| While sailing in the Far East back in the late 1600s, Europeans explorers, including some of my relatives, were introduced to a strong-tasting, briny fish sauce that the people there called “kee-chap” or “kee-siap.” This concoction was made of pickled fish and spices but no tomatoes, like the kee-chap we’re so familiar with now.
It's not surprising that tomatoes were avoided in the original kee-chap. For a long time, most people were leery of tomatoes because it was thought that they were poisonous.
It was Thomas Jefferson who helped dispel the poison tomato myth by growing tomatoes in commercial quantities at Monticello and then convincing people to eat them.
Eventually, folks here in New England began putting tomatoes in their own “kee-siap,” which of course became known throughout the country as “ketchup.”
I mention all this because I was having lunch recently when the conversation got sidetracked and we ended up talking about ketchup. It all started when my dining companion's order was served. He looked at his French fries, then looked at the bottle of ketchup on the table and said: “I never touch ketchup when I'm in a restaurant.”
“Really? How come?” I asked.
He then told a story about being in a restaurant Down East years ago, watching a drunk who had come into the restaurant and ordered three hot dogs with everything to go. It was one of those places, he said, where the staff had its own way of announcing a customer's order. “Three dogs - drag 'um through the garden and put wheels on 'um,” was how the drunk's order went to the cooks.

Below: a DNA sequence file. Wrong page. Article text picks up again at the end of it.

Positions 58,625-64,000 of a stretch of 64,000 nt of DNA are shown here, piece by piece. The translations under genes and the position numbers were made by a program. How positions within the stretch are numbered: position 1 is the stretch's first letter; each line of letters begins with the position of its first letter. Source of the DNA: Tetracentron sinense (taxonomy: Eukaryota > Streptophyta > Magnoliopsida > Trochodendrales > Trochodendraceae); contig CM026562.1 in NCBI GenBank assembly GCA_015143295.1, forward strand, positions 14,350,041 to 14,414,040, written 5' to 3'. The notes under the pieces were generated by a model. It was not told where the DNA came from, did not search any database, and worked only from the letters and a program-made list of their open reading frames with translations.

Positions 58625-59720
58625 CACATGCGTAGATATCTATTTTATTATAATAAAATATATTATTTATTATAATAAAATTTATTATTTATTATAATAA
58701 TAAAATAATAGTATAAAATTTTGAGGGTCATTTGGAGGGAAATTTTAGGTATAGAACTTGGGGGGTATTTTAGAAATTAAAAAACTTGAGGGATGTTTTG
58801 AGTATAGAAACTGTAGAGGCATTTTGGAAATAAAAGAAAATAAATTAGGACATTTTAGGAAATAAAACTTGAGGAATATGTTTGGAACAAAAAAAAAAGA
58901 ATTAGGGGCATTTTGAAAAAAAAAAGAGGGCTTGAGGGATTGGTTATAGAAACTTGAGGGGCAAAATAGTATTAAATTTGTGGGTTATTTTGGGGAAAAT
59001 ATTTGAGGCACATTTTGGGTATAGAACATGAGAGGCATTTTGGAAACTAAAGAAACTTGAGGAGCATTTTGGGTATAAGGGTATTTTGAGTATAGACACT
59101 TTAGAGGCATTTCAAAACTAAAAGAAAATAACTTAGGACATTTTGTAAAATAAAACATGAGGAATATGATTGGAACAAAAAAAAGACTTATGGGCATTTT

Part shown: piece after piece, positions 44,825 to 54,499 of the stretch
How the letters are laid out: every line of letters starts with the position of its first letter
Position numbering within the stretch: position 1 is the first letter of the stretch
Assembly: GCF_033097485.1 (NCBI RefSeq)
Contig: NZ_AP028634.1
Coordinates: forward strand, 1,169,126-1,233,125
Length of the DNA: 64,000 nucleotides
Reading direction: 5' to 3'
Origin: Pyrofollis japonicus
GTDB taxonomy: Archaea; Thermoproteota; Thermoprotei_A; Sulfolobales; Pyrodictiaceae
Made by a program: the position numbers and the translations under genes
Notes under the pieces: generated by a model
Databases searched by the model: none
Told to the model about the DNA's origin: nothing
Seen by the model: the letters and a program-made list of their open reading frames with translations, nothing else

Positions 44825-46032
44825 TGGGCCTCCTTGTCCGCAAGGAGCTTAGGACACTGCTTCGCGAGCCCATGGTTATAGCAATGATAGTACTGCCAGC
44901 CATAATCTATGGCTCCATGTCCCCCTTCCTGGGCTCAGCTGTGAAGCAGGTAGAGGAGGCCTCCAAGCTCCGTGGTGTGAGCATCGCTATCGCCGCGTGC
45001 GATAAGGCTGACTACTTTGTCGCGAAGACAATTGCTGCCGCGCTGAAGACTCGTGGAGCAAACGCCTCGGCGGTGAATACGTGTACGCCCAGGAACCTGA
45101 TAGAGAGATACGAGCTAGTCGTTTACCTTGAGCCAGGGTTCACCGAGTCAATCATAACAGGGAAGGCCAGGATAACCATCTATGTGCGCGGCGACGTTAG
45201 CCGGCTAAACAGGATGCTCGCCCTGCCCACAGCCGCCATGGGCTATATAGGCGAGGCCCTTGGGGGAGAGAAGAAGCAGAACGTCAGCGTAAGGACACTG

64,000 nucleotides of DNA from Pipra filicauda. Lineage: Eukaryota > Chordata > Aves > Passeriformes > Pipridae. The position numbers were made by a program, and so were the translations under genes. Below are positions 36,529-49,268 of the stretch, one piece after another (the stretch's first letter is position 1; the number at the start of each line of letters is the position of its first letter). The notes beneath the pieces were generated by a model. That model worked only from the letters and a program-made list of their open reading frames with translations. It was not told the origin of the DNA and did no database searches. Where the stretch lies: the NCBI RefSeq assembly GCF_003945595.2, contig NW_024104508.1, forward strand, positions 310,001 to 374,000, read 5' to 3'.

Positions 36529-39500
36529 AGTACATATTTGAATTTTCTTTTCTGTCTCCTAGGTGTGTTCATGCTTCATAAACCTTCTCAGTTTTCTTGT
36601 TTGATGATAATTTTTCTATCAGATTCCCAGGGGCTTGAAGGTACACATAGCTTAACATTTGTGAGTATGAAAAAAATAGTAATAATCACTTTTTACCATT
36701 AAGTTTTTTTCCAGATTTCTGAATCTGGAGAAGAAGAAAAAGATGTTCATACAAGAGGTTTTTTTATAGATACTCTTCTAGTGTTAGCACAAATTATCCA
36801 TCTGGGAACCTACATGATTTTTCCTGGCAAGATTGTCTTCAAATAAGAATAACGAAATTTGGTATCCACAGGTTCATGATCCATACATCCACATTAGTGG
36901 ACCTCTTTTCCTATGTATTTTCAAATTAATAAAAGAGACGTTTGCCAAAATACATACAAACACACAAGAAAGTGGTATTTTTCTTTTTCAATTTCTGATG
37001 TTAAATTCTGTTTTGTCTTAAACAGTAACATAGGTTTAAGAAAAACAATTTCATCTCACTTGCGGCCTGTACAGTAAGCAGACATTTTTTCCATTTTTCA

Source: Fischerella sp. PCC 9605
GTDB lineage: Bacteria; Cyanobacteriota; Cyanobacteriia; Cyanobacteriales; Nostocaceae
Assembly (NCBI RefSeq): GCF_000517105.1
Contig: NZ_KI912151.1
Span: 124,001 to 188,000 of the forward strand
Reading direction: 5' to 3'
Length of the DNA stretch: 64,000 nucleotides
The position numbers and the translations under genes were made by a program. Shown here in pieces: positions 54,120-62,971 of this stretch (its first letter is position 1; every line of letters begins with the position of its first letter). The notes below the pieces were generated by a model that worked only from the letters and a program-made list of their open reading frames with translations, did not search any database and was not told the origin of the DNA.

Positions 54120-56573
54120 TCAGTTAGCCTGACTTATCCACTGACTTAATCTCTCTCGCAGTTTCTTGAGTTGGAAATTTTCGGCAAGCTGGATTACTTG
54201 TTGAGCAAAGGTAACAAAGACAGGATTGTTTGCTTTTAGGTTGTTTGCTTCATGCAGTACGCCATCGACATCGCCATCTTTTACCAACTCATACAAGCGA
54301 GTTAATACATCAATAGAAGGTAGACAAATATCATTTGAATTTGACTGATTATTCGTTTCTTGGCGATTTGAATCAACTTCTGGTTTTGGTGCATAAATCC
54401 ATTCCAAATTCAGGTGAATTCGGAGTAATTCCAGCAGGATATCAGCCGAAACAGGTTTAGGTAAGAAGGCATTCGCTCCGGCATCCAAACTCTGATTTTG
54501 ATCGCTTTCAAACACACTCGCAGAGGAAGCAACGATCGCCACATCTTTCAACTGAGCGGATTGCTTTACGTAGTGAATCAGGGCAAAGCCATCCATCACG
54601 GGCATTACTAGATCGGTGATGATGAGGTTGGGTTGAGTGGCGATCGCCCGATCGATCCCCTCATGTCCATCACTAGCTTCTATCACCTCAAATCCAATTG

When the dogs on wheels were placed before the drunk, he opened the container to check on them. He discovered that the cook had neglected the ketchup, so he grabbed a bottle of it from the counter and slathered a generous amount on to his dogs. As he put the cap back on the bottle he noticed some ketchup oozing down the side so he held the bottle to his mouth and proceeded to clean it up with his tongue. He then capped the bottle, placed it back on the counter, picked up his dogs and left.
Watching this less-than-hygienic act from a nearby table my friend decided right then to never touch a ketchup bottle in a restaurant again and he said he never has. He assumed that after hearing the story, I probably wouldn't touch a bottle of restaurant ketchup again, either.
I told him it was a good story, but informed him that I seldom touch ketchup regardless of where it's located. I went on to explain that I was descended from Nova Scotia stock and we used vinegar on our fries.
The businessman said he now carries his own personal ketchup with him at all times. He then showed me several bottles right there in his briefcase. There was a mesquite ketchup from Texas, a desert rose cactus ketchup, a Jamaican jerk ketchup and a bottle of Hurd Orchard's blueberry ketchup from upstate New York.
When I remarked that the Down East drunk had sure changed his life, he agreed, and told me it has launched him on a ketchup crusade, which included his exhaustive research into the history of the condiment.
After his incredible story, I thought it was only right that I pick up the check. He didn’t object.